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In my previous blog I offered suggestions for how individuals could grow in their ability to be self-directed. Being intentional about growing such skills will increase your success as a remote worker, and set you up to answer interview questions related to that important competency. What kind of questions can an interviewer ask if they want to discern the candidates proficiency in being self-directed or self-motivated? Below are some suggestions to get you started, but first, a definition. Because it is important to use the same language when discussing competencies, clarity needs to be provided for this specific context.
Self-directed involves taking responsibility for personal decisions and effectively organizing activities based on intrinsic motivation without pressure from others. Without being self-directed, remote workers stated they might not have what it takes to organize multiple contracts in order to achieve the deliverables identified.
True, this is a great competency to possess when working in a colocated setting, but our research showed that a much higher level of proficiency is required when working in a remote or virtual setting. Let’s not forget that working remote refers to individuals who are not required to physically show up at a specific location on a regular basis.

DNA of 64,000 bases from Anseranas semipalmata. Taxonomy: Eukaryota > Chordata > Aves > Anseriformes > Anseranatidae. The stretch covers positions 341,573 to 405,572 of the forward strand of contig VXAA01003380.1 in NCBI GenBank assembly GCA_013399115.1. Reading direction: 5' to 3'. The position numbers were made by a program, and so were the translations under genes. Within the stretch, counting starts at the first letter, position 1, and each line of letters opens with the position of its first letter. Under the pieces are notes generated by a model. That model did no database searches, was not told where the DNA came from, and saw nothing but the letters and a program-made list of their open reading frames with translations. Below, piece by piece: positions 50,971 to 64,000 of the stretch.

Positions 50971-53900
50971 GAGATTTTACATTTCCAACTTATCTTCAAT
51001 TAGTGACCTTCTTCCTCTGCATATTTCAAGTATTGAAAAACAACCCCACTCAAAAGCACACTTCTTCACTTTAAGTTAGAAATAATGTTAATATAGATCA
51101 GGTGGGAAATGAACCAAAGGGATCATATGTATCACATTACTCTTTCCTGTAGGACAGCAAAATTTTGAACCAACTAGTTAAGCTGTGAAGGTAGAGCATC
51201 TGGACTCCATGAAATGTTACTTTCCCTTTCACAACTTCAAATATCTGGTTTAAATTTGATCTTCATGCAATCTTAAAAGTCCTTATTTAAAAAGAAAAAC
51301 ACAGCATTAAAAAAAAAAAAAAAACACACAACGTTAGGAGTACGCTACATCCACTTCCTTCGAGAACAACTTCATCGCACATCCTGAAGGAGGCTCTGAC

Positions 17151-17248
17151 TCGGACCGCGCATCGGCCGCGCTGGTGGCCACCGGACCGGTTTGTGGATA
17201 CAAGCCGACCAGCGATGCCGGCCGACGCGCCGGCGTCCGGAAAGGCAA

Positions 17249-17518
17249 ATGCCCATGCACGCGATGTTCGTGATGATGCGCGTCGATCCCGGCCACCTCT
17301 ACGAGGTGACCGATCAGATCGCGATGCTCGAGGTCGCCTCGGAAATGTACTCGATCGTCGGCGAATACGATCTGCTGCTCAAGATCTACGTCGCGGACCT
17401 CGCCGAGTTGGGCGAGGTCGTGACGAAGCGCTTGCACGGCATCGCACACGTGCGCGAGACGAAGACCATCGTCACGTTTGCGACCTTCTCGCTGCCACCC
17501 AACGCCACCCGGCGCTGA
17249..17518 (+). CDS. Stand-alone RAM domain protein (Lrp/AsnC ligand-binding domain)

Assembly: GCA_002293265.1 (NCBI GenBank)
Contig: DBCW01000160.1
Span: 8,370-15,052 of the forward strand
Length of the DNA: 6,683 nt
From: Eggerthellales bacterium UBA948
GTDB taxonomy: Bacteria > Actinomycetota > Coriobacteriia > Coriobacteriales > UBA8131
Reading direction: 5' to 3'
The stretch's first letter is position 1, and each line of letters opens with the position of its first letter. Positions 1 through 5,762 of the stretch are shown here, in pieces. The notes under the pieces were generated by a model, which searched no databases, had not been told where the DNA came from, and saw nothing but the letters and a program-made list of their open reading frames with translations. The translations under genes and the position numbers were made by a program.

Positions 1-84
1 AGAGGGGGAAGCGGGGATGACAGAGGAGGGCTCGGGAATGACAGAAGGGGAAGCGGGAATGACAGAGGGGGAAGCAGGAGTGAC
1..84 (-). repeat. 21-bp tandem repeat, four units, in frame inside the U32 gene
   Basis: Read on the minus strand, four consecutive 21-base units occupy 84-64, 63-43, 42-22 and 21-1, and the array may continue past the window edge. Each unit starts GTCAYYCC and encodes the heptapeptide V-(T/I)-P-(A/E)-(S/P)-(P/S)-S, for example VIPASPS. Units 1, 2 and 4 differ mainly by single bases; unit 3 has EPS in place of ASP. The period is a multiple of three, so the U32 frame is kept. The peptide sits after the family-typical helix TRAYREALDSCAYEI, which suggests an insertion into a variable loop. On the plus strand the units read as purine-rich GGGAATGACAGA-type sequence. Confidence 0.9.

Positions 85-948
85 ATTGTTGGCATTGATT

Back to the interview, the focus is to ask behavioural questions to see how a candidate handled him or herself in the past. While it is always desirable, it is not necessary that they have previously worked remote, but it is important that they can demonstrate transferable skills that will contribute to their future success. While interviewing, don’t hesitate to dig deep with follow-up questions. Sometime the secondary questions are the ones that get you to the most vital information; listening carefully to the answers provided can’t be overstated.
As noted in previous blogs, answers should provide insight into the following:
• Situation/Problem faced
• Action (what they did, how they did it)
• Result/outcome (what was the outcome of the action taken, and was it positive or negative)
- Tell me about a time when a goal was difficult to achieve because of the many barriers before you. How did you address the barriers? (You are looking for answers that will help you discern not only the ability to identify barriers, but will describe the action taken to either overcome, or remove the barriers. Remote work can present more barriers that colocated settings. These barriers are by no means insurmountable, however, a self-directed person will not be put off by them, but will rise to the occasion and eagerly find workable solutions.)
- Tell me about a time when you took the initiate to collaborate with others in order to more effectively accomplish a task. (Listen for an indication that they believe collaboration is important, why it is important, and how working with others can aid in the effective completion of a task. As well, listen for how they chose who to collaborate with. In remote settings, it takes more determination and intentionality to reach out and build a collaborative network.)